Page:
While June is Pride Month in Canada, that doesn’t mean celebrations have to stop at Canada Day! That’s because Peel celebrates Pride in July. Why not check out one of the following recently published digital reads on Hoopla? You’ll need your library card # and your PIN. Don’t know them? Email us at firstname.lastname@example.org and we’ll get them to you!
I Will Be Okay by Bill Elenbark (Amphorae Publishing Group)
The intensity of two boys’ feelings for each other threatens to be overwhelmed by family tensions that rip them apart before their relationship even starts. Mateo’s father is overly obsessed with his fifteen-year-old son’s baseball achievements to the exclusion of other interests (manga, indie rock music, and Stick-the boy from the “troubled” family down the street, the one with thirteen children of mixed races). Mateo’s mother comes from a sprawling Puerto Rican family that provides little privacy and complicated support as Mateo and his father clash over a baseball injury that jeopardizes his season. Down the street, Stick is dealing with the sudden loss of his father and living up to an image he believes his father saw in himself, one that wasn’t gay, which drives him to drink and do drugs beyond anything he and Mateo have experimented. They come together and fall apart. Like a mantra, Mateo repeats the words from one of the band’s songs whenever he gets hurt or afraid: I WILL BE OKAY. Unfortunately, it doesn’t always work.
Short Stuff by Julia Ember, Kate Fierro, Jude Sierra, Jen Sternick (Interlude Press)
It could start anywhere…
At a summer vacation at the lake, just before heading off to college. In a coffee shop, when the whole world is new. In a dragon’s cave, surrounded by gold. At a swim club, with the future in sight. In Short Stuff, bestselling and award-winning authors dial down the angst in four meet-cute LGBTQ young adult romances.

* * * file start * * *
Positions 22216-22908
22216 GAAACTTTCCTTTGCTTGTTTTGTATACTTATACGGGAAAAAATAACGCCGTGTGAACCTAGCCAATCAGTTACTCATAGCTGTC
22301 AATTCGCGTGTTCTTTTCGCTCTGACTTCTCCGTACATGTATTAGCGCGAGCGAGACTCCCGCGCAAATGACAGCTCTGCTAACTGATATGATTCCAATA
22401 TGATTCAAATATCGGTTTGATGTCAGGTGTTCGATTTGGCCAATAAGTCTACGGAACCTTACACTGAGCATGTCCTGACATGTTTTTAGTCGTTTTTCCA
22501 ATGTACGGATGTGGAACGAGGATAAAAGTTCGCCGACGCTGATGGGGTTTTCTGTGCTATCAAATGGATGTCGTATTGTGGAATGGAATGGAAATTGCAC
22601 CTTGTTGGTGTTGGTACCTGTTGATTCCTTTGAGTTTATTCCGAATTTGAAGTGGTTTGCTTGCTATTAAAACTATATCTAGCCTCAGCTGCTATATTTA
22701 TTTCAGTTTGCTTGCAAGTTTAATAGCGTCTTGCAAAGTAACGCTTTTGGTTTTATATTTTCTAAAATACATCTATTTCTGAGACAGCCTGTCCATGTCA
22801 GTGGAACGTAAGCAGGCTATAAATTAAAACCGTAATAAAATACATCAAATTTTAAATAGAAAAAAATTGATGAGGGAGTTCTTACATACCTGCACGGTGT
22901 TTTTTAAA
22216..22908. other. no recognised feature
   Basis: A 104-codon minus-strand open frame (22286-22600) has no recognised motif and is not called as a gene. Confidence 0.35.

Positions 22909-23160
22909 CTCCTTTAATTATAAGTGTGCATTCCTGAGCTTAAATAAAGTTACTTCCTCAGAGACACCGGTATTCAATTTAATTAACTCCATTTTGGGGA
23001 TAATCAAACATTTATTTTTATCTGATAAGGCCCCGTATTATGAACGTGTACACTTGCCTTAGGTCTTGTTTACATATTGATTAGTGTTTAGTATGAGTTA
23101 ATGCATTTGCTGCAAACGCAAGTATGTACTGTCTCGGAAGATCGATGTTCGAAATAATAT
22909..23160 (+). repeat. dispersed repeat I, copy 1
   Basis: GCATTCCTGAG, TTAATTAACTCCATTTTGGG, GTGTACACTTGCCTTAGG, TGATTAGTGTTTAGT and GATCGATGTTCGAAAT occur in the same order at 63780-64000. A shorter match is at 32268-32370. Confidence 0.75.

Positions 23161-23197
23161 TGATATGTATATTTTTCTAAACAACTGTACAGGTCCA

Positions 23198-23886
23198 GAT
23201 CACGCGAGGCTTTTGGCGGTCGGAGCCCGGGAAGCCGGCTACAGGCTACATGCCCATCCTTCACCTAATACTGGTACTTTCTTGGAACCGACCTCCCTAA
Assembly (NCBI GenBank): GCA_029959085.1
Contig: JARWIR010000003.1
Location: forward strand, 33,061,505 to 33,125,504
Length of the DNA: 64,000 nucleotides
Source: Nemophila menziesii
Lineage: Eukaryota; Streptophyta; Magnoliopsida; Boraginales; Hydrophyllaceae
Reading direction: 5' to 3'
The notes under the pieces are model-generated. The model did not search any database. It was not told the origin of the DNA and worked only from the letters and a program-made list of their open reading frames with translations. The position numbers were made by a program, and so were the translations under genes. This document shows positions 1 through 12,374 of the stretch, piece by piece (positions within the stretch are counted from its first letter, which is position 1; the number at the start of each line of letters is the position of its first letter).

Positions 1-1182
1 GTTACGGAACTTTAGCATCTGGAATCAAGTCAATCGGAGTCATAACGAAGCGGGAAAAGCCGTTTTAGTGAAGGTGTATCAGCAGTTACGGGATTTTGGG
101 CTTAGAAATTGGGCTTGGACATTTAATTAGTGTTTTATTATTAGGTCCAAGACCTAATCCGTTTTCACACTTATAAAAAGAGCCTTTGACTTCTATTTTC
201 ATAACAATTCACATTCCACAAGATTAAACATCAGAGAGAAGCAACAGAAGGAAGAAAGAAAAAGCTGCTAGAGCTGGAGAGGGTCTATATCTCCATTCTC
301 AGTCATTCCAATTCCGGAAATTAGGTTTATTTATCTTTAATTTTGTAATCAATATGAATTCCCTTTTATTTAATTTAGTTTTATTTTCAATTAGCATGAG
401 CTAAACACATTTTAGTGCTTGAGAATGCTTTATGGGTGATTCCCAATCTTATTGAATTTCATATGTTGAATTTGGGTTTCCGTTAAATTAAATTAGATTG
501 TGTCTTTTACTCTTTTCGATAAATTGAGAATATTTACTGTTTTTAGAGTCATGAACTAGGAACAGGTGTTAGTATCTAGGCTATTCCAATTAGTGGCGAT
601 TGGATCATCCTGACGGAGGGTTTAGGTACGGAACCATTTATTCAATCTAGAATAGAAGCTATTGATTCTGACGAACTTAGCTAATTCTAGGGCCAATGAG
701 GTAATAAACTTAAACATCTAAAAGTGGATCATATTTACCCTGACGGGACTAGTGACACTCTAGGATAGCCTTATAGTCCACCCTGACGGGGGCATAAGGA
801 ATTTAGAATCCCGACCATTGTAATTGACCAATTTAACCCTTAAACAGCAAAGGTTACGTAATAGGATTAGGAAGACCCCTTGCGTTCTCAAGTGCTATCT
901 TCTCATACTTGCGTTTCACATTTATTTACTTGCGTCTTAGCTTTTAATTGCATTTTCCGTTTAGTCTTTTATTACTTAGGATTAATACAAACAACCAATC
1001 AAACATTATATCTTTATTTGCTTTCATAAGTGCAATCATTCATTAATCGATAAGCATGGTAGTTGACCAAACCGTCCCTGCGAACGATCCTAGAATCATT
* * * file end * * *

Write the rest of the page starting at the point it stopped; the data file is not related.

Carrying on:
The Summer of Impossibilities by Rachael Allen (Abrams)
Skyler, Ellie, Scarlett, and Amelia Grace are forced to spend the summer at the lake house where their moms became best friends.
One can’t wait.
One would rather gnaw off her own arm than hang out with a bunch of strangers just so their moms can drink too much wine and sing Journey at two o’clock in the morning.
Two are sisters.
Three are currently feuding with their mothers.
One is hiding how bad her joint pain has gotten.
All of them are hiding something.
One falls in love with a boy she thought she despised.
One almost sets her crush on fire with a flaming marshmallow.
One has a crush that could change everything.
None of them are the same at the end of the summer.
Why Can’t Life Be Like Pizza? by Andy V. Roamer (NineStar Press)
RV is a good kid, starting his freshman year at the demanding Boston Latin School. Though his genes didn’t give him a lot of good things, they did give him a decent brain. So he’s doing his best to keep up in high school, despite all the additional pressures he’s facing: His immigrant parents, who don’t want him to forget his roots and insist on other rules. Some tough kids at school who bully teachers as well as students. His puny muscles. His mean gym teacher. The Guy Upstairs who doesn’t answer his prayers. And the most confusing fact of all-that he might be gay.Luckily, RV develops a friendship with Mr. Aniso, his Latin teacher, who is gay and always there to talk to. RV thinks his problems are solved when he starts going out with Carole. But things only get more complicated when RV develops a crush on Bobby, the football player in his class. And to RV’s surprise, Bobby admits he may have gay feelings, too.